No, on so many levels it would take me weeks to enumerate them all. It sounds like what you really want is a map, and you're going about getting it in the most convoluted and unsafe way imaginable. It's really as simple as this, if I understand what you want to do:
    Code:
    #include <iostream>
    #include <string>
    #include <map>
    
    using namespace std;
    
    int main()
    {
        map<string, int> m;
    
        m["test"] = 12; // Pair the value 12 with the key "test"
    
        cout<< m["test"] <<'\n'; // Print the value paired with the key "test"
    }
    What I want to do is:

    I will have a program input - name with value (many possibillities):
    some_var 0,343 -> double
    some_var2 some_data -> string
    some_var3 353 -> int
    some_var4 false -> bool
    some_var5 some_data;another_data -> string list

    Now I want program to figure what type of data it is, and store it as that kind of data.. Or maybe the better option, hold an array of variable names (lets say some_var should be double) in the program with their type, so that program would automatically know what type of data should variable be.. But I dont have idea how should I do it..

    I hope you understand what I mean..

    Thanks a lot for your help masters

  9. #9
    Code Goddess Prelude's Avatar
    Join Date
    Sep 2001
    Posts
    9,796
    >But I dont have idea how should I do it..
    You seem to want a variant type in a strongly typed language. C++ is not well suited to this problem at all.
    My best code is written with the delete key.

  10. #10
    l2u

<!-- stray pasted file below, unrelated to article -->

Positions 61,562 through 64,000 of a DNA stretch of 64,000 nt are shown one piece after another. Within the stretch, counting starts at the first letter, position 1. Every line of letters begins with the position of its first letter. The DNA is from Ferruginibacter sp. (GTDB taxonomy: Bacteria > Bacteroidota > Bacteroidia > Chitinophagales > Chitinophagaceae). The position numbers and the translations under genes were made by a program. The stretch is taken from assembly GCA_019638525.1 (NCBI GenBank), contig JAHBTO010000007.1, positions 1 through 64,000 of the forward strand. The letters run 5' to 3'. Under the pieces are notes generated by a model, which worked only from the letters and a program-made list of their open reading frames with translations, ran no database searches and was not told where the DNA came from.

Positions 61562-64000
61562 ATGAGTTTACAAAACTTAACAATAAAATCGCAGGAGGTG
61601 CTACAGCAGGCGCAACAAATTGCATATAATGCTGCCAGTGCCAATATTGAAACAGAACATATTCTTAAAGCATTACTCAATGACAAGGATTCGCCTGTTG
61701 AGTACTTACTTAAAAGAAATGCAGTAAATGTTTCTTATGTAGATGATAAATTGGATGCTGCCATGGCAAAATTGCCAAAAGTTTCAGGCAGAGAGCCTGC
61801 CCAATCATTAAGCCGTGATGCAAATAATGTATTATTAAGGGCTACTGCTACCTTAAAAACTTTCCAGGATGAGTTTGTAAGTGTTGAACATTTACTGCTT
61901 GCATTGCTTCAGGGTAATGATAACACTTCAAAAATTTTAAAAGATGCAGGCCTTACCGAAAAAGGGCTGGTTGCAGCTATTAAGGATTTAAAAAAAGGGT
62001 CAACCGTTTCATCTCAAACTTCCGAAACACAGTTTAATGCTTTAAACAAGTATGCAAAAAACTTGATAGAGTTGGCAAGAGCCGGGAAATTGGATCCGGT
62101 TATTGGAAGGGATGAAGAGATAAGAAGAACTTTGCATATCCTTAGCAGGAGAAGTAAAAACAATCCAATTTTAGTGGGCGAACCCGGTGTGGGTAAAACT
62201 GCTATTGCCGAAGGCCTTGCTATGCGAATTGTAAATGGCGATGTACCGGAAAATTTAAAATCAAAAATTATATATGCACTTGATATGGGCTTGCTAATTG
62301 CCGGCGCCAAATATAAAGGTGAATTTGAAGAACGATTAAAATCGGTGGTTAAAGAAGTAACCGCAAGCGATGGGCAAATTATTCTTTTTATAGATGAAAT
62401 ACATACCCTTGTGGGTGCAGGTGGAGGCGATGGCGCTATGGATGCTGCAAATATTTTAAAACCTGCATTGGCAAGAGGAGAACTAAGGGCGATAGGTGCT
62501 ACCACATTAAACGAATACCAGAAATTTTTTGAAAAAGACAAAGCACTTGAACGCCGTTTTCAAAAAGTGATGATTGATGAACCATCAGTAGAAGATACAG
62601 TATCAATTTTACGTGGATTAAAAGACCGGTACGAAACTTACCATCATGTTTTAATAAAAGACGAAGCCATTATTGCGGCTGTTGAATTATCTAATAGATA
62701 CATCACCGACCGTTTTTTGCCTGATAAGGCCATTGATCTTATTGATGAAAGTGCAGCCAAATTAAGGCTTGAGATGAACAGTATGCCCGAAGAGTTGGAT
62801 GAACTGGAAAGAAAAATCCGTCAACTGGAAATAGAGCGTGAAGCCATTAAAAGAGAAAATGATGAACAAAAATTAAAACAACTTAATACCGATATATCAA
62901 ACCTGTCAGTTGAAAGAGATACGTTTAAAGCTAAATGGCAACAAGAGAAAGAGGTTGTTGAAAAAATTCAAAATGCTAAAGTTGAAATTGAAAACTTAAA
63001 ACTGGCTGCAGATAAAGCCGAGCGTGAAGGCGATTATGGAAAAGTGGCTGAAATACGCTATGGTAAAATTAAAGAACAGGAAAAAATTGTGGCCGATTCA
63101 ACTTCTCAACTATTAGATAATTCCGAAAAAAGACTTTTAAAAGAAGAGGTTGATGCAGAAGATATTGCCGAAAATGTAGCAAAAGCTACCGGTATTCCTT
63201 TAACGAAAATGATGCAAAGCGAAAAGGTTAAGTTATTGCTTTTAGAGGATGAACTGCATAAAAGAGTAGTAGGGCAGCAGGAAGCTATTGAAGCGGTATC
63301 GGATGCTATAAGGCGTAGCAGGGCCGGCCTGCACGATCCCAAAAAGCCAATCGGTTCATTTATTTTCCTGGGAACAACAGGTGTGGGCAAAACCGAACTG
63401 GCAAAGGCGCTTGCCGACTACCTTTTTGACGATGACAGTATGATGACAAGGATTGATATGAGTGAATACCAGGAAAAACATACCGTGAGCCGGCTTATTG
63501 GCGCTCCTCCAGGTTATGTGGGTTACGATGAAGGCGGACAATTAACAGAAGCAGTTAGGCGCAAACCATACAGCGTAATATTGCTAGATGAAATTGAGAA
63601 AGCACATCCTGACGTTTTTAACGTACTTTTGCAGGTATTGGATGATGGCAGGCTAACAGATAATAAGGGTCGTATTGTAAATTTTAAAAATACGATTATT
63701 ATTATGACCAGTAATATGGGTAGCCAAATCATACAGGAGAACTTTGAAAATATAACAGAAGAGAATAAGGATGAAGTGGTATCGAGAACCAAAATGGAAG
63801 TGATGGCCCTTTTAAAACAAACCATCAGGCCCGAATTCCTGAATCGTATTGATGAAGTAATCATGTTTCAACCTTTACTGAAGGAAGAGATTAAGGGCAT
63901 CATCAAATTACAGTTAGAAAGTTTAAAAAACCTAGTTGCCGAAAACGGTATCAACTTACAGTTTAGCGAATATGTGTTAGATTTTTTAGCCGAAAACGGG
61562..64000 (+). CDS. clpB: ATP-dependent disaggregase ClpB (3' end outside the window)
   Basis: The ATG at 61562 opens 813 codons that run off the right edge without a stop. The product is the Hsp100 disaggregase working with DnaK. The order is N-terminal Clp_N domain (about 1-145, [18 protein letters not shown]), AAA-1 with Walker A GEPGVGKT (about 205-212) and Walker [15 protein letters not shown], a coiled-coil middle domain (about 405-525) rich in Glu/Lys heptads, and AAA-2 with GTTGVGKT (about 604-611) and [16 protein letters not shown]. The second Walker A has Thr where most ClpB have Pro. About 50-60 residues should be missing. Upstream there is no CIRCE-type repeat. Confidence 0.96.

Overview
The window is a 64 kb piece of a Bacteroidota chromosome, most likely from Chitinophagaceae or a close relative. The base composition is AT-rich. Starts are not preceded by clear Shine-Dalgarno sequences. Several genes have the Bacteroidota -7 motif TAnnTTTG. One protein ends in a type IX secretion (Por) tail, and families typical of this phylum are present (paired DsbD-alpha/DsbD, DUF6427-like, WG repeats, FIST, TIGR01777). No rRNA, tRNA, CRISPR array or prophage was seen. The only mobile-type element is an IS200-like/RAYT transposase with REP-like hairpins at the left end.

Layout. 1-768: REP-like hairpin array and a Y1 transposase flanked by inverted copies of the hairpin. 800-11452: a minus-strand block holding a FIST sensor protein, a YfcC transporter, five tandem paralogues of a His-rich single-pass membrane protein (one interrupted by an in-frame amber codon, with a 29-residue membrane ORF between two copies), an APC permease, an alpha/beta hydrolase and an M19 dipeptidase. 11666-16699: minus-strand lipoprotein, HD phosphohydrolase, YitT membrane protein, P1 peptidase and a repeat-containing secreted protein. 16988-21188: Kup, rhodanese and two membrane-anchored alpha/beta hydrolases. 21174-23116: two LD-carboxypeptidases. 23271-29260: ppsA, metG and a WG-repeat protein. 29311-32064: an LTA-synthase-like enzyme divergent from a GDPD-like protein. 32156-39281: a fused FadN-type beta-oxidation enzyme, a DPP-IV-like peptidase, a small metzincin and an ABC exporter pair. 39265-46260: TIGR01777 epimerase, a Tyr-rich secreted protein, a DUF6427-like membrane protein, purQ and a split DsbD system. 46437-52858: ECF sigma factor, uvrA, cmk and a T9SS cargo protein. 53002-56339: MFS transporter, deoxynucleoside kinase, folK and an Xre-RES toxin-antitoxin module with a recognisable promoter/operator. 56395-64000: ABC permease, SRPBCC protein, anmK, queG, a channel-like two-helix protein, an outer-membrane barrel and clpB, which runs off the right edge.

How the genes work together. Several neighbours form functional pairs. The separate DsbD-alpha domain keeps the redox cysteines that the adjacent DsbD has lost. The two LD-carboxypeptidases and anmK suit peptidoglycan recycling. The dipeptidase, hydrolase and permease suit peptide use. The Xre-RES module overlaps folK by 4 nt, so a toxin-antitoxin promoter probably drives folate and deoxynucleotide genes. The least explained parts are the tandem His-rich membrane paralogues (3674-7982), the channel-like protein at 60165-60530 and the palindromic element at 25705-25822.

l2u is offline
    Registered User
    Join Date
    May 2006
    Posts
    630
    So there is no 'good' way to solve this problem?

  11. #11
    Code Goddess Prelude's Avatar
    Join Date
    Sep 2001
    Posts
    9,796
    >So there is no 'good' way to solve this problem?
    Let me put it this way: This is a problem that I would look to other tools/languages for. You can do it in C++ just like you can do just about anything in C++. That doesn't mean you should do it though. Any solution you use in C++ would be complicated and awkward. Here are a few ideas to get you started:

    1) Store everything as a string and do conversions when you need the represented type. boost::lexical_cast would be ideal for this.

    2) Derive your own wrappers around each type you intend to use from a base type class and use it polymorphically ala Java or C#.

    3) See if boost::any or boost::variant would work for you.
    My best code is written with the delete key.

  12. #12
    Registered User
    Join Date
    Jan 2005
    Posts
    7,344
    There is another possibility. Perhaps you think you want a variant type, but in reality there is another completely different way to approach the problem. We don't know what your actual situation is, so we can't say one way or the other. You might want to think about your design again. Maybe research some design patterns and see if one of them might fit the bill and give you a way to avoid the need for the variant type.